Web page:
A $1 million grant from the National Cancer Institute’s Small Business Innovation Research program will enable UCLA scientists and industry partners to take an innovative lung cancer treatment through the final steps toward its first clinical trial.
The treatment combines an immunotherapy agent called CCL21 with a drug delivery nanotechnology using biological particles called vaults. It was developed by Dr. Leonard Rome, associate director of UCLA’s California NanoSystems Institute, and Dr. Steven Dubinett, director of the UCLA Clinical Translational Science Institute, both of whom are also members of UCLA’s Jonsson Comprehensive Cancer Center.
To move CCL21–vaults into human trials, UCLA is collaborating with Vault Nano, a startup company dedicated to providing safe and effective immunotherapy to people with cancer and infectious diseases.
UCLA is also working with Protein Sciences Corporation, the industry sponsor of the SBIR grant, to produce the vault nanoparticles. Protein Sciences has a patented, FDA-approved cell line to optimize production of the vault nanoparticles in a good manufacturing practice, or GMP, facility, which will allow the vaults being tested to eventually be used in humans. The grant will enable Protein Sciences and UCLA to complete the treatment’s preclinical safety evaluation, which will assess its toxicology, efficacy, formulation and preclinical product manufacture.
The Small Business Innovation Research program is part of the NCI’s efforts to develop and commercialize novel technologies and products to prevent, diagnose and treat cancer. It is one of the largest sources of early-stage technology financing in the United States.
The experimental treatment is novel because it uses biological nanoparticles called vaults to deliver a cancer immunotherapy agent directly to the tumor cells. Nanoparticles are so tiny that they are measured in nanometers — a nanometer is equal to one billionth of a meter.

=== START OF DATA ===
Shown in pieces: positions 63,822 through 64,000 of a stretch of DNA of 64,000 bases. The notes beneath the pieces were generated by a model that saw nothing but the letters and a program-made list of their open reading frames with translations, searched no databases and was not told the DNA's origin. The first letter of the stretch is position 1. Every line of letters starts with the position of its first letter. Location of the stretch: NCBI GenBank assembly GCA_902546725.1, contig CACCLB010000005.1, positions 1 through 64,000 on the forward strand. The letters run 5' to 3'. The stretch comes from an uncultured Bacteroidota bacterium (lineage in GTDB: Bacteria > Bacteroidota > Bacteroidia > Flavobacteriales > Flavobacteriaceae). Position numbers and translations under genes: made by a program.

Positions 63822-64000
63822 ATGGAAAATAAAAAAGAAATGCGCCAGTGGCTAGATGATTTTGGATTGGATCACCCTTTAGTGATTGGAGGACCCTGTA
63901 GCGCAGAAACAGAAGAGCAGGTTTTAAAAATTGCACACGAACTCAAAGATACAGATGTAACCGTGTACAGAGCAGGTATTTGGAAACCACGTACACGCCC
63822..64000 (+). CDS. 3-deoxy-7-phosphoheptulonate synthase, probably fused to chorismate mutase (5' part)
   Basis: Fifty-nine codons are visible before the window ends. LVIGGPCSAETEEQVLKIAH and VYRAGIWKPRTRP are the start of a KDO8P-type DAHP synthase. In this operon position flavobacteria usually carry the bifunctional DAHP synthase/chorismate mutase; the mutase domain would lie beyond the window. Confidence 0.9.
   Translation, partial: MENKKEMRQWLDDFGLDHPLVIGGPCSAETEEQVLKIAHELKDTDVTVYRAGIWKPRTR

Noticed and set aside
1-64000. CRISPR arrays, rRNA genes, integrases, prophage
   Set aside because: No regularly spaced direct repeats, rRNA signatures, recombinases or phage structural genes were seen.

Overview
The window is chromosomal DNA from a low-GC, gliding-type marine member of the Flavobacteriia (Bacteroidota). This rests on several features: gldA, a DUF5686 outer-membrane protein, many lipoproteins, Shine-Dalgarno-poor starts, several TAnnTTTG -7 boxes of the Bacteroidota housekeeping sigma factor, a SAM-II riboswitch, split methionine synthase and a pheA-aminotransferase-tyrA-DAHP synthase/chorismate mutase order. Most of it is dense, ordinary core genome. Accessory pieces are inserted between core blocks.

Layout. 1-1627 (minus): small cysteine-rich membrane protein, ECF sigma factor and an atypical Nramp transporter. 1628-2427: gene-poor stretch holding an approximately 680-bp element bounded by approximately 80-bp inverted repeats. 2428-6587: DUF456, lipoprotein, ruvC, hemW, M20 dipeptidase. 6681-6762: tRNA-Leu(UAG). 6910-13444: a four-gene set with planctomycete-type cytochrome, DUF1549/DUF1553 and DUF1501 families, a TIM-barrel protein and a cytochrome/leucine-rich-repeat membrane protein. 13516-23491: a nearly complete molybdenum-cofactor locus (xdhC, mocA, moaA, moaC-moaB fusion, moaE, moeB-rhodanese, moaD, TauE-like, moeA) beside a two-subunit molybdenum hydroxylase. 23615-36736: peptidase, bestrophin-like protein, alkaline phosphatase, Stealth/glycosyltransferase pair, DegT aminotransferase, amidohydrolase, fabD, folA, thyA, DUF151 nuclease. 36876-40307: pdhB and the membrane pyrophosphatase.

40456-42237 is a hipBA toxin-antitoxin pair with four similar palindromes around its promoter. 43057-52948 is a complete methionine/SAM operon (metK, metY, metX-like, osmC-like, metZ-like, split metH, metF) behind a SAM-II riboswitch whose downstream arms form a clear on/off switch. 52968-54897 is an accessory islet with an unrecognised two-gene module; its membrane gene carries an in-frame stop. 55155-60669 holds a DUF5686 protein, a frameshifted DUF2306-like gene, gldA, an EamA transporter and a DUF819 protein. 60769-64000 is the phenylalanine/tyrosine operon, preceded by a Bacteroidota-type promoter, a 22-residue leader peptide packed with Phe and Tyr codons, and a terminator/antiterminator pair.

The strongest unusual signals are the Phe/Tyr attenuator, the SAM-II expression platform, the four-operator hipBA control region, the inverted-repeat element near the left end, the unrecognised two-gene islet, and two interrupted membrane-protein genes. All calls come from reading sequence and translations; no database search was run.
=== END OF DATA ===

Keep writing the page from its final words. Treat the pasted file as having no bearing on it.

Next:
Vaults, which were discovered in Rome’s laboratory in the 1980s, are particles made from proteins that exist within all human cells. Rome’s team also discovered a way to construct vaults from their original protein building blocks, but with hollow centers that could contain and gradually release drug molecules.
Unlike traditional chemotherapy — which kills cancer cells directly and tends to cause negative side effects because healthy cells are also destroyed — cancer immunotherapy awakens the human immune system to attack the cancer, leaving healthy tissue untouched and greatly reducing side effects.
CCL21 is a type of protein called a chemokine that normally resides in the human lymph nodes, where it acts as a beacon to T cells and dendritic cells, the elements of the immune system that find and destroy bacteria, viruses, and other causes of disease. Under normal circumstances, these attack cells do not recognize tumors as an enemy. When the CCL21–vaults reach the cancer cells, the chemokines alert the immune cells to enter the cancer and eliminate the foreign cells. Thus, tumors are reduced without affecting the surrounding healthy tissue.
“Fifteen years ago, our discovery of how to reconstruct vaults as therapeutic nanocapsules completely changed the direction of my laboratory,” Rome said. “Since then, we have been working tirelessly to bring vault drug delivery technology to medical practice. We have many vault nanoparticle therapeutics in development, but the CCL21–vault is the first medicine that will reach clinical trials.”